As far as locating Web content goes, the “big three” search engines are Google, Yahoo! and MSN. While Google powers almost 70 percent of all Internet searches, recent changes in the way each of the three popular Web sites direct users to Internet information have irked some and pleased others.
Frequent Web surfers know that different search engines give different results for the same search, not because a site is more or less popular, but because of the different search algorithms used by each engine.
An entire industry has emerged based on search engine optimization (SEO), and companies sometimes pay hundreds if not thousands of dollars for the secrets to getting listed higher in search results.
Most search engines prioritize Web sites based on the number of pages that link to them – the more pages that link to a site, the higher the ranking it gets. Programs called “spiders” crawl the Web daily looking for new pages and new links. However, some companies, in an attempt to get a higher search engine listing, will create pages with hundreds of links to their page (called “link farms”) just to increase their ranking.
For years, Yahoo! ruled the Internet as the preferred search engine. Smaller searchers like AltaVista and DogPile tried and failed to unseat the industry leader, and its twenty-something inventors became some of the youngest millionaires in the world. That was in the golden age of the software and Internet boom.
Yahoo! teamed up with Google in late 1999, as the search engine industry was changing from prioritizing sites based on popularity to being founded on advertising dollars. Google had just developed AdWords, an advertising service known as “pay-per-click,” allowing advertisers to post banners on web sites, and each time a user clicked on the banner, the advertiser would receive a small fee. As part of their new partnership, Yahoo! posted the phrase “Powered by Google” just under their logo, and listed results obtained by using Google’s search algorithm alongside theirs.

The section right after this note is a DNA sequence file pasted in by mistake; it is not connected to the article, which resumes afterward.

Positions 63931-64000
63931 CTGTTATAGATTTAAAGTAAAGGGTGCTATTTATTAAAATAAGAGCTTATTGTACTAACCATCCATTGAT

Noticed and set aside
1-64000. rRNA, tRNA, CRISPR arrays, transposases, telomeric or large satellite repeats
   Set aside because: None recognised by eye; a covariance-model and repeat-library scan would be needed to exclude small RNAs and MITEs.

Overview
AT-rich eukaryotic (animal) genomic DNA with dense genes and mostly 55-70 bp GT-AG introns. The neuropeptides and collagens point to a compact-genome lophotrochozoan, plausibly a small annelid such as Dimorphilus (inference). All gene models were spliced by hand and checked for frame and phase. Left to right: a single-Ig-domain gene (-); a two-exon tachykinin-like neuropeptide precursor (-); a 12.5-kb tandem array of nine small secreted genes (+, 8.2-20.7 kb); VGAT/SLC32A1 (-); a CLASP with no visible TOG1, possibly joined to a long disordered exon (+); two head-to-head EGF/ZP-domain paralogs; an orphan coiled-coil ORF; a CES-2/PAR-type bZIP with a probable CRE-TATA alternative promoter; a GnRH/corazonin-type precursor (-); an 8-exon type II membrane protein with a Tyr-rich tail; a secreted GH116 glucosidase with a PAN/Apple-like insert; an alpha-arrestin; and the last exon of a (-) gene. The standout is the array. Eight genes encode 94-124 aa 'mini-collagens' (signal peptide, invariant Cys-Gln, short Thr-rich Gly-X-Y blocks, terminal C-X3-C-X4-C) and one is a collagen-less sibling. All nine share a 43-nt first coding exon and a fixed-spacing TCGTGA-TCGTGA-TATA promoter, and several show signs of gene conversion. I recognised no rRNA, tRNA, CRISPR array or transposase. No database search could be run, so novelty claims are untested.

In the late ’90s Yahoo! purchased Inktomi, an independent search engine, as well as pay-per-click pioneer Overture. At the time, Yahoo’s method was unique, prioritizing sites by the number links and listing them hierarchically.
However, despite the complicated history, search engines have continued to evolve. In February, Google made a major change in its search algorithm to thwart both spammers and companies trying to exploit their ranking system. The changes irked companies that have held spots in the top ten for years, and now don’t appear at all.
Yahoo has also spent the past year or so working with its engineers to create a search engine algorithm that would rival Google, and recently stopped including the competitor’s results with their own.
In addition to issues of efficiency, search engines have also been plagued with spam issues. Because of link farms, if a user looking for information on “women’s studies” searched for the word “women,” they might get hundreds of links to pornography sites that simply mentioned the word more times.
Both Yahoo! and Google hope their new closely-guarded search algorithms will draw both more users and revenue.
For more information about search engine algorithms, their functions and SEO, go to any search engine and type the keywords “search engine optimization.”